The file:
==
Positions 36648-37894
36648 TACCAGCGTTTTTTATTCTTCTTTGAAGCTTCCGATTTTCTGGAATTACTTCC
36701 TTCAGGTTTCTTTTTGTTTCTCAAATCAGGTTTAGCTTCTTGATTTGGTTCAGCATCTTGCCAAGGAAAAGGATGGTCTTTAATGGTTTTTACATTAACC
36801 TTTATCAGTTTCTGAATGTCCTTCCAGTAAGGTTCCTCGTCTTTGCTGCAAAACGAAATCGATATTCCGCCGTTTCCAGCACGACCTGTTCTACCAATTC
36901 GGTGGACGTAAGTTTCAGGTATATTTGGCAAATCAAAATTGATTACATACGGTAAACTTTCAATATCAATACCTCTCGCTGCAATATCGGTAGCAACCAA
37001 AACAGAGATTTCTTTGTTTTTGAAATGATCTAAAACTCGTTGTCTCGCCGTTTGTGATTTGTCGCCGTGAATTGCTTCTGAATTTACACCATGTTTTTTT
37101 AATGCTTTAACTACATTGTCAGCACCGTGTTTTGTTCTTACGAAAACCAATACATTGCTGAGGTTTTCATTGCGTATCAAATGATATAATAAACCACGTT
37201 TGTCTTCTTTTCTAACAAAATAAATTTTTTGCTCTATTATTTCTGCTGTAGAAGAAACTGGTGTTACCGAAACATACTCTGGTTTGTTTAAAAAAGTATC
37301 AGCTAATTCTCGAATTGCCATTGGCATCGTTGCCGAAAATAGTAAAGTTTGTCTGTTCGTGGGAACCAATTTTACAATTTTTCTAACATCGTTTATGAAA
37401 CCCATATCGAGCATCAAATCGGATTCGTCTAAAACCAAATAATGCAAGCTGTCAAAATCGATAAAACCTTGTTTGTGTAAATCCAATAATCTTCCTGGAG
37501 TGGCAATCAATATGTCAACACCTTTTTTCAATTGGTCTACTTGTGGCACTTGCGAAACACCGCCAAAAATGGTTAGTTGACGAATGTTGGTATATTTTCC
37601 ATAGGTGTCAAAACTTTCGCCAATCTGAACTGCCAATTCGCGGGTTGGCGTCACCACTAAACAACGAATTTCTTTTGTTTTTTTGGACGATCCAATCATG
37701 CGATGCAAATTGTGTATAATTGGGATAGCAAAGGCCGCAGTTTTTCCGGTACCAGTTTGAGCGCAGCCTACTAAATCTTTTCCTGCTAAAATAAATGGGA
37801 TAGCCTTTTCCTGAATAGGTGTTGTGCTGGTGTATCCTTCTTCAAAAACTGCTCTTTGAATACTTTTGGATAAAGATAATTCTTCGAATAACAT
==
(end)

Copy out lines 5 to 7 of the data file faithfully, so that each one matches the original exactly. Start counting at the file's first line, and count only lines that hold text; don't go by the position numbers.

36901 GGTGGACGTAAGTTTCAGGTATATTTGGCAAATCAAAATTGATTACATACGGTAAACTTTCAATATCAATACCTCTCGCTGCAATATCGGTAGCAACCAA
37001 AACAGAGATTTCTTTGTTTTTGAAATGATCTAAAACTCGTTGTCTCGCCGTTTGTGATTTGTCGCCGTGAATTGCTTCTGAATTTACACCATGTTTTTTT
37101 AATGCTTTAACTACATTGTCAGCACCGTGTTTTGTTCTTACGAAAACCAATACATTGCTGAGGTTTTCATTGCGTATCAAATGATATAATAAACCACGTT